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Bystander Intervention Online

The concept of bystander intervention is really simple: it’s people helping people.

If someone had a medical emergency, you’d know what to do. If someone dropped their hat on the street, you’d know what to do. But when people witness online harassment, they freeze. They don’t know what to do. And for good reason: the consequences of action (or inaction) online are unclear and unpredictable -- and worse, we’ve started seeing online abuse as normal. We told ourselves there is nothing we can do. But that simply isn’t true.

Bystander intervention online is simply overcoming that “freezing” instinct so we can get back to that very human desire to take care of one another. It’s not about being the hero. It’s not about strapping on superhero spandex and saving the day. And it certainly isn’t about sacrificing your own safety. Bystander intervention is an idea as old as time. It’s the idea that as an online community: we got us.

Bystander intervention has been popularized in public spaces, colleges, and workplace settings -- but bystander intervention online is still a relatively new concept with new opportunities and challenges. For example, when you experience harassment in person, there are not always other people around. But online, it’s easy to ping people and get them to show up in the blink of an eye to help. It can also be easier to check-in on the person being harassed without being detected by the folks doing the harassment.

The online setting also brings new challenges, however -- the most scary of which is how quickly and easily the harassment can turn on you if you intervene publicly.  At Right To Be (formerly Hollaback!), we partnered in 2020 with PEN America to launch a one-hour training on bystander intervention online using Right To Be’s 5D’s of bystander intervention: “Distract,” “Delegate,” “Document,” “Delay,” and “Direct.”   Four out of the five forms of bystander intervention we’ll discuss are indirect, meaning that you won’t be detected by the people doing the harassing - but you’ll still be able to support the person being harassed online.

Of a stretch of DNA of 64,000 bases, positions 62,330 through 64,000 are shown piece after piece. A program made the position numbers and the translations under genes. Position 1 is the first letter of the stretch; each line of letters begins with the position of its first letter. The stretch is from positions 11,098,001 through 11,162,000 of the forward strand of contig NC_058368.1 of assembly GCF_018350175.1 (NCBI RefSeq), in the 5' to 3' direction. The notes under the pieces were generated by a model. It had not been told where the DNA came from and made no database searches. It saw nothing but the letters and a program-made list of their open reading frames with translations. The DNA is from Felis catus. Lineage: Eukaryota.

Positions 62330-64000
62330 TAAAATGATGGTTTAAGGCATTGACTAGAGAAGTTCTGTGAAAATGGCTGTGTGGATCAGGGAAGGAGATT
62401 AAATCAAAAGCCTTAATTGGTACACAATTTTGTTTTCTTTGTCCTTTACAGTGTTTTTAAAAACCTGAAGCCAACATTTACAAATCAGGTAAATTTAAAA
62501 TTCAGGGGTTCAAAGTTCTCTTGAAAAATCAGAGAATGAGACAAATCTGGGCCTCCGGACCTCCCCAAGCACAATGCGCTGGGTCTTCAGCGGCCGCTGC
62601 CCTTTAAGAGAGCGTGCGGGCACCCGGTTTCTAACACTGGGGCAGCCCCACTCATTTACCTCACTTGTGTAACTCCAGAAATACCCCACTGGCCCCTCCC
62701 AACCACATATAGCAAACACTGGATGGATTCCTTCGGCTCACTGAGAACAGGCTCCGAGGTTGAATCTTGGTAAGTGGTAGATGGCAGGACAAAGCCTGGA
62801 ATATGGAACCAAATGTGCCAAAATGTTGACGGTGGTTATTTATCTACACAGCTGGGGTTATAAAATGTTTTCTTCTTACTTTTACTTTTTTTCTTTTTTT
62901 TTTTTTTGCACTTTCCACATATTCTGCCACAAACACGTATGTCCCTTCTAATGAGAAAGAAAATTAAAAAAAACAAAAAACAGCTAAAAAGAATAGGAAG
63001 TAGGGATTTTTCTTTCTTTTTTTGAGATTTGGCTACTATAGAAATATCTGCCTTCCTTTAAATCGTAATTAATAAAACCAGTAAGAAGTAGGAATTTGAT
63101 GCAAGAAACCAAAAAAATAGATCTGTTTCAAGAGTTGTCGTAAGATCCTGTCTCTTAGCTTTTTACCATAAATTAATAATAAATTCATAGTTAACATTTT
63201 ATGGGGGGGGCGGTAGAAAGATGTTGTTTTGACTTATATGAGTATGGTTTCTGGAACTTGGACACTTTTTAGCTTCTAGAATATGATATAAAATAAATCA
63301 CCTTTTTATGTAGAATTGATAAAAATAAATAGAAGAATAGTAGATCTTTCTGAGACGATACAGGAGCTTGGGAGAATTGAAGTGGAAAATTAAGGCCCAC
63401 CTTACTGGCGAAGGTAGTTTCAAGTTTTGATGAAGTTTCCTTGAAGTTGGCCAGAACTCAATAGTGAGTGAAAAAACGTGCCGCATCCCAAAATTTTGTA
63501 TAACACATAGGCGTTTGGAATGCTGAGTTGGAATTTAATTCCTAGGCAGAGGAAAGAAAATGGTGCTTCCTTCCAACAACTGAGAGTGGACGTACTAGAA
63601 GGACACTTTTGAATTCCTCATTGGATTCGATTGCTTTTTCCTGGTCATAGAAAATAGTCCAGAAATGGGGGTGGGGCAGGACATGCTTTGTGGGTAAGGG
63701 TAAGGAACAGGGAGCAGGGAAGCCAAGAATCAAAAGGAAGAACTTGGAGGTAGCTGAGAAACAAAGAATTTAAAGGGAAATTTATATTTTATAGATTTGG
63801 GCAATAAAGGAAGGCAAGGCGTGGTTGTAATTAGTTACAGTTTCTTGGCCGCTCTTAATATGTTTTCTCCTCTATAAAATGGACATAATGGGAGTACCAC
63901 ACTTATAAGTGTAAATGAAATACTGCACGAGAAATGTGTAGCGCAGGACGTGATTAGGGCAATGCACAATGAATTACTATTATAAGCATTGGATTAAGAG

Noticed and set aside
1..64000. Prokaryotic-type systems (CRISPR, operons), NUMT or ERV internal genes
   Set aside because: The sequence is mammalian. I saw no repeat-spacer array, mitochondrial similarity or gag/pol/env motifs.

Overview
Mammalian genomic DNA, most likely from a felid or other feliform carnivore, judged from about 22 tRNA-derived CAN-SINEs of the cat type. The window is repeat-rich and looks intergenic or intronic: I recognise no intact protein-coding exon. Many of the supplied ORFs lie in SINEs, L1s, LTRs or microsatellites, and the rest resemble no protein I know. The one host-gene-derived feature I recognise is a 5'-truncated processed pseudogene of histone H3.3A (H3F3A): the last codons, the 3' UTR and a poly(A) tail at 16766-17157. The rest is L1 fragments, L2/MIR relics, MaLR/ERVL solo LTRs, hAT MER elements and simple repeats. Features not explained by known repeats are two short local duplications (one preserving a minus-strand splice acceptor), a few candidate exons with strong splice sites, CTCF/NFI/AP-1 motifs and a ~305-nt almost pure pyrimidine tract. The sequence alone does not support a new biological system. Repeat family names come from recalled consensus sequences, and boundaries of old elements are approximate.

Before you get started, a couple rules:

  • Always prioritize your own safety. Seriously, your safety matters. You matter. Before you start intervening, take steps to tighten your own digital security (check out the resources section for more information on how to do this).

  • Check-in on the people targeted by abuse whenever possible. Online abuse is disempowering, but quick chats, DMS, and emails are easy. Give them their power back by simply asking what kind of support they would like.

  • Never abuse the abusers. It can be tempting, but it’s never a good idea. Bystander intervention is about prioritizing the person being harassed and breaking the cycle of violence.

Let’s look at all five approaches in-depth:

1. "Distract:" Creating a distraction to de-escalate the situation

The good news is, the internet is a very distracting place! We’ve got a lot to work with here.

One idea is to amplify the original post that caused the harassment to begin. You never want to amplify the abuse (don’t give them the pleasure!). But by amplifying the original voice you’re saying, “hey, we’re going to let this person have their voice. We’re going to like it, we’re going to upvote it, we’re going to retweet it, we're going to share it.” Online harassment, like all forms of harassment, is often intended to silence people. By lifting their voices, you’re not only reminding the person being harassed that their voice matters, you’re also showing the people who harass others that their attempts to silence this person have backfired.

The other strategy is drawing attention away from the abuse. It’s really hard to be hateful while staring at a flood of photos of cute baby animals, gifs of jumping goats, or elephants running through the wilderness with pink converse. This type of content is not only de-escalating, it’s funny. And the internet is fantastic at generating tons of it.  

2. “Delegate:” Finding someone else to help

One person intervening is good, but more is better.

Consider reaching out to supportive communities -- like listservs, your BFFs text chain, your private Facebook community, etc, and sound the alarm. You can ask them to support by amplifying the voice of the person being harassed, or by reporting the harassment to the platform where it happened. For example, amongst those of us who do this work professionally, it’s not uncommon to see notes like this sent out across listserves:  “My friend is being impersonated online & she can’t get the @account removed. Can you join me in reporting it to Twitter?”

A word to the wise: the first thing a lot of people think about when they think about delegate is contacting the police.  You want to check-in with the person being harassed before contacting the police on their behalf (unless it’s a medical emergency) because many of the communities most targeted by harassment online -- including communities of color, trans* communities, etc, may not feel safer with police presence.